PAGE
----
Meanwhile, across the Atlantic, a much less deserving recipient of the Nobel Prize is about to have his political future put to the test. Although every presidential election in the last twelve years has been hyped as momentous for one reason or another (aren’t they all, in their own way?), this one seems particularly so. The latest and most damning evidence of climate change has just rocked the east coast, which is still picking up the pieces despite being pushed almost instantly out of the news cycle. (In any other year, one might expect at least a week of attention, especially as the other bookend to a landscape-altering decade of New York history.) But the climate isn’t on the agenda. Neither is war or foreign policy. Even the Guardian must admit that in Afghanistan and China the thought of the American election elicits not much more than shoulder shrugging. The drone strikes will continue, trade will flow. These things are certainties.

What isn’t certain is the political and social attitude of the country that perpetuates these facts. The political soul of America is being argued for in this election, and the choice is clear: a slightly right-of-center executive who inspires racist-tinged obstructionism in his opponents, or a corporate shill in thrall to the worst reactionary elements of the GOP. It is enough to make the idea of filling out an absentee ballot downright repulsive. Even though the cynic might delight in pointing to a Republican victory as a way of illustrating that things really haven’t changed in four years, or that as a nation American cannot and will not join the modern world, with it’s supposedly awful ‘socialized medicine’ and community-saving ‘welfare state’. The optimist in us does not delight in these things. The optimist thinks that maybe, given another four years and lessons learnt, we will see a rise in Democratic politics in America that pushes back against the hard right turn of conservatism of the last decade and a half, that given time and the realities of implementation, a healthcare system that acknowledges every citizen will become as politically untouchable as the NHS is in this country, even if an insurance mandate is only the pale shadow of actual national care.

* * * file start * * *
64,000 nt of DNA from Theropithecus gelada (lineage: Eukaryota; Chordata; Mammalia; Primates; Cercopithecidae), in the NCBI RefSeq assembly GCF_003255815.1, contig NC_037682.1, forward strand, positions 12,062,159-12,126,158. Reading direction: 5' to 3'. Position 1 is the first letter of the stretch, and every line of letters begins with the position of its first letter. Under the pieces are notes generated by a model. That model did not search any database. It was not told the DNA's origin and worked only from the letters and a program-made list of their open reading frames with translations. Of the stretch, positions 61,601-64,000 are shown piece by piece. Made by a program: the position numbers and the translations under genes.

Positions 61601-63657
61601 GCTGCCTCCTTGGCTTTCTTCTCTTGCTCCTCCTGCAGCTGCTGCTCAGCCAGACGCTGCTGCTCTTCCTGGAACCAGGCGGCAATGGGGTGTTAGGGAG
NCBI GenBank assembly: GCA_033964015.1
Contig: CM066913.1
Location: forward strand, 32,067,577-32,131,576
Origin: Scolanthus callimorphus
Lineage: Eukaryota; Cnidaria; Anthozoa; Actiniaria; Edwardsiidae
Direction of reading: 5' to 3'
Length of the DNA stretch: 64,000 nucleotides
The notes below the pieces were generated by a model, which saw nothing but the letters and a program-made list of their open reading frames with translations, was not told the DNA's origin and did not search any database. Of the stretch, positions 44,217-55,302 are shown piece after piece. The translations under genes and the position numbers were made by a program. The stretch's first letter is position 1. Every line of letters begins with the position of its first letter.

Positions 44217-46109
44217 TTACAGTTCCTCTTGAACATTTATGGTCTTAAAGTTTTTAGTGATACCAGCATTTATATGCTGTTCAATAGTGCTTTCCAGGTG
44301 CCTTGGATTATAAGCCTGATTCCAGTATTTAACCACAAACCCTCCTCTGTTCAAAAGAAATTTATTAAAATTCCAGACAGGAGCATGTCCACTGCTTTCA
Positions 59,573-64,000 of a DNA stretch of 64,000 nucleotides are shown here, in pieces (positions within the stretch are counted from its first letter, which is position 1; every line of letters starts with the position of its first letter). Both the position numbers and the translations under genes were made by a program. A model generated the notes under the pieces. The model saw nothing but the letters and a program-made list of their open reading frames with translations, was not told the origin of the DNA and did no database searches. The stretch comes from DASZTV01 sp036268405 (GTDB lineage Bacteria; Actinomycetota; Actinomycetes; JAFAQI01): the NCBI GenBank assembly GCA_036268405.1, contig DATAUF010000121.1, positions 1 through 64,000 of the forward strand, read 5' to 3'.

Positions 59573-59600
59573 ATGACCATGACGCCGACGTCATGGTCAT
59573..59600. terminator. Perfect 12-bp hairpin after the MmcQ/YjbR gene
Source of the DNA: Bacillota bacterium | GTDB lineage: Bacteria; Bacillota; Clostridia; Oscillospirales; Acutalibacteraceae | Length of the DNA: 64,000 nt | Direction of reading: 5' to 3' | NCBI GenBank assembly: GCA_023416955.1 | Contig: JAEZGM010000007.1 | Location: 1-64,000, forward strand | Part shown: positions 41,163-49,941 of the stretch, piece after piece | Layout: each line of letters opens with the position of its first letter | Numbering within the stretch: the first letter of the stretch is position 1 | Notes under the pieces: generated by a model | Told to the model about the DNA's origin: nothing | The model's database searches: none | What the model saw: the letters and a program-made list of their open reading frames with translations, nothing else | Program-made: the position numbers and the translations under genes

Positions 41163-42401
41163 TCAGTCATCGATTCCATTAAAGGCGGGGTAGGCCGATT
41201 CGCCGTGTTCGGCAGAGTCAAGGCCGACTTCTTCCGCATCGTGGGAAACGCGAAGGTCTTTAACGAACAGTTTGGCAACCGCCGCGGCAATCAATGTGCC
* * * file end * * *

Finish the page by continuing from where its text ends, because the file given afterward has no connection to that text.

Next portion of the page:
Most of all, the optimist dares think that time might give way to reason, that the cynic will lose his bet against the incumbent, and that the slow crawl towards a new kind American progressivism might one day begin again. He admits that although the commentators crow on about the political realities of the last four years shearing away the idealism of the sitting president, that his own idealism has not been completely sheared away. He dares whisper that one, now guilty-sounding idea: there might still be some hope.